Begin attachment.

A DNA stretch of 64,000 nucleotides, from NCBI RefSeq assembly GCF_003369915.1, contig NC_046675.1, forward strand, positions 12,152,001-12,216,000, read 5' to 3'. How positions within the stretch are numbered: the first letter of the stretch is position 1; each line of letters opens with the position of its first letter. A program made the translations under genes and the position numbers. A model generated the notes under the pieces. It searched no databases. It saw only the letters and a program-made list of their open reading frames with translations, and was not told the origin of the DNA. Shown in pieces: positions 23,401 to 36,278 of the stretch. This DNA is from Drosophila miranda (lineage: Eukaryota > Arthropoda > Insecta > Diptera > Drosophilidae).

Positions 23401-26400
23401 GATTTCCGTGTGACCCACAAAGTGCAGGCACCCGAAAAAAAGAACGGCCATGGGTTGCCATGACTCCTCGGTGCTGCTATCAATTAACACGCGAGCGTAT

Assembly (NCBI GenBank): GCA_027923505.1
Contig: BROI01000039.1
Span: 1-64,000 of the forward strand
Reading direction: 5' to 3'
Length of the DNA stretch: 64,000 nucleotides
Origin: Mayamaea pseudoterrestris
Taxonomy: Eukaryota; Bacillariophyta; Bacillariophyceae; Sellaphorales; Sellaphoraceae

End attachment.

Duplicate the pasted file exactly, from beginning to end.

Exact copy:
A DNA stretch of 64,000 nucleotides, from NCBI RefSeq assembly GCF_003369915.1, contig NC_046675.1, forward strand, positions 12,152,001-12,216,000, read 5' to 3'. How positions within the stretch are numbered: the first letter of the stretch is position 1; each line of letters opens with the position of its first letter. A program made the translations under genes and the position numbers. A model generated the notes under the pieces. It searched no databases. It saw only the letters and a program-made list of their open reading frames with translations, and was not told the origin of the DNA. Shown in pieces: positions 23,401 to 36,278 of the stretch. This DNA is from Drosophila miranda (lineage: Eukaryota > Arthropoda > Insecta > Diptera > Drosophilidae).

Positions 23401-26400
23401 GATTTCCGTGTGACCCACAAAGTGCAGGCACCCGAAAAAAAGAACGGCCATGGGTTGCCATGACTCCTCGGTGCTGCTATCAATTAACACGCGAGCGTAT

Assembly (NCBI GenBank): GCA_027923505.1
Contig: BROI01000039.1
Span: 1-64,000 of the forward strand
Reading direction: 5' to 3'
Length of the DNA stretch: 64,000 nucleotides
Origin: Mayamaea pseudoterrestris
Taxonomy: Eukaryota; Bacillariophyta; Bacillariophyceae; Sellaphorales; Sellaphoraceae